Scotty Stevenson in The Herald aligns the racial abuse hurled at Fijian rugby players in Canterbury with a more subtle, but equally corrosive, racial stereotyping that imbues the sport at elite levels.
He cites the All Blacks' official biographies which present white players in terms of their intelligence and leadership skills, and players of colour in terms of their physicality.
Sideline racial abuse is as crude as it is ugly and says most (all of it bad) about the people who deliver it but it only happens because (white) match officials, club organisers, spectators and other players allow it to happen.
Morons will be morons, haters will hate - it's up to the majority of decent people to control those who can't or won't control themselves.
It’s a white problem and as such white people have to provide the solution. Messages of support from other players after the game are not enough and it is wrong to expect people of colour to take the lead in challenging drunken bigots.
White spectators need to challenge abusers at the time. White match officials need to stop the game the moment they become aware that spectators are hurling racial abuse and white players on both teams need to refuse to play until racial abusers leave. White club officials need to revoke racial abusers' membership and ban them from attending matches.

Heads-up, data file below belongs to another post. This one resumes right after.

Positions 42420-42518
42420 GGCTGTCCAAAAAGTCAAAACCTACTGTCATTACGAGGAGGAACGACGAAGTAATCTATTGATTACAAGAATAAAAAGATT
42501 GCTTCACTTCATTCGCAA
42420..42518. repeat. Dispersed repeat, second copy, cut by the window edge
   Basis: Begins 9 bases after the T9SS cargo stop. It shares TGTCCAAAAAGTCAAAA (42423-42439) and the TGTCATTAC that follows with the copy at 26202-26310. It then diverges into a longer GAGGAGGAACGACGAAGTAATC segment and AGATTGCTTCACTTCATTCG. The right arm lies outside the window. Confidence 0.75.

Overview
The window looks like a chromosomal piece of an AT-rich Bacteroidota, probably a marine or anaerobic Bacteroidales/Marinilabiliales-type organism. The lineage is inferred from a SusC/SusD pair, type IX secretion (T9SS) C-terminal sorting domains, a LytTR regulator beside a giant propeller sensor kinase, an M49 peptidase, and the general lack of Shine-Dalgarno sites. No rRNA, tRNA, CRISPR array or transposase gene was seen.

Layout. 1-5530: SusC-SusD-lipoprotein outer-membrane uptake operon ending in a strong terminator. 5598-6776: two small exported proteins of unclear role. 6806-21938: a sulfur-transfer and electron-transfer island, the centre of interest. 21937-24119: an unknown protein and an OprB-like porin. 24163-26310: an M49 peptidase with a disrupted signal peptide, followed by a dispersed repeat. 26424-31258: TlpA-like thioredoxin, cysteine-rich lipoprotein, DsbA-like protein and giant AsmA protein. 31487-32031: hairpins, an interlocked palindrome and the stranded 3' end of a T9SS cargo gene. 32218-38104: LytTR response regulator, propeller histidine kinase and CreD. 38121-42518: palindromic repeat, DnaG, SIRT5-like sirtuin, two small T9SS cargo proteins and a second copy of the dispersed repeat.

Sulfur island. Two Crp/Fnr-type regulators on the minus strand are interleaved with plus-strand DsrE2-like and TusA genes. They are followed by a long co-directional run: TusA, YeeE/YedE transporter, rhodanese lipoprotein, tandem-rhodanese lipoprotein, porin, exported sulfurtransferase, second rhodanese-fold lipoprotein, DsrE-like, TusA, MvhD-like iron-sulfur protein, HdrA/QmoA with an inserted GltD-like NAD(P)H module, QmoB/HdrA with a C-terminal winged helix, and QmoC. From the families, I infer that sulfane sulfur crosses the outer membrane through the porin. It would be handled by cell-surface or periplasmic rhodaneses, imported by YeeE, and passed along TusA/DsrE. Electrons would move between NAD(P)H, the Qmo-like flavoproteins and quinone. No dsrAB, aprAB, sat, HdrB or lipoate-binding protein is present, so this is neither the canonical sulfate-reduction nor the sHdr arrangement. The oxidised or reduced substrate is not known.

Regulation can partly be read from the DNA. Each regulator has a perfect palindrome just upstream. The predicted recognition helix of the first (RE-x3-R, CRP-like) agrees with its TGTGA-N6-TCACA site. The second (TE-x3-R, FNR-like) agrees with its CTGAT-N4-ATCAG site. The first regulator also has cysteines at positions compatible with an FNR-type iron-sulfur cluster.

If this happened, the sideline racial abuse would stop dead.
Canterbury and NZ Rugby as institutions need to acknowledge the MASSIVE contribution to the game made by players of colour and take their own steps to stop racial abuse - and they need to address the more subtle racial stereotyping which helps fuel it.
I'd like to see Canterbury’s elite white rugby players, with their much vaunted leadership skills and intelligence, stand up and demonstrate those qualities by publicly condemning racism in the sport.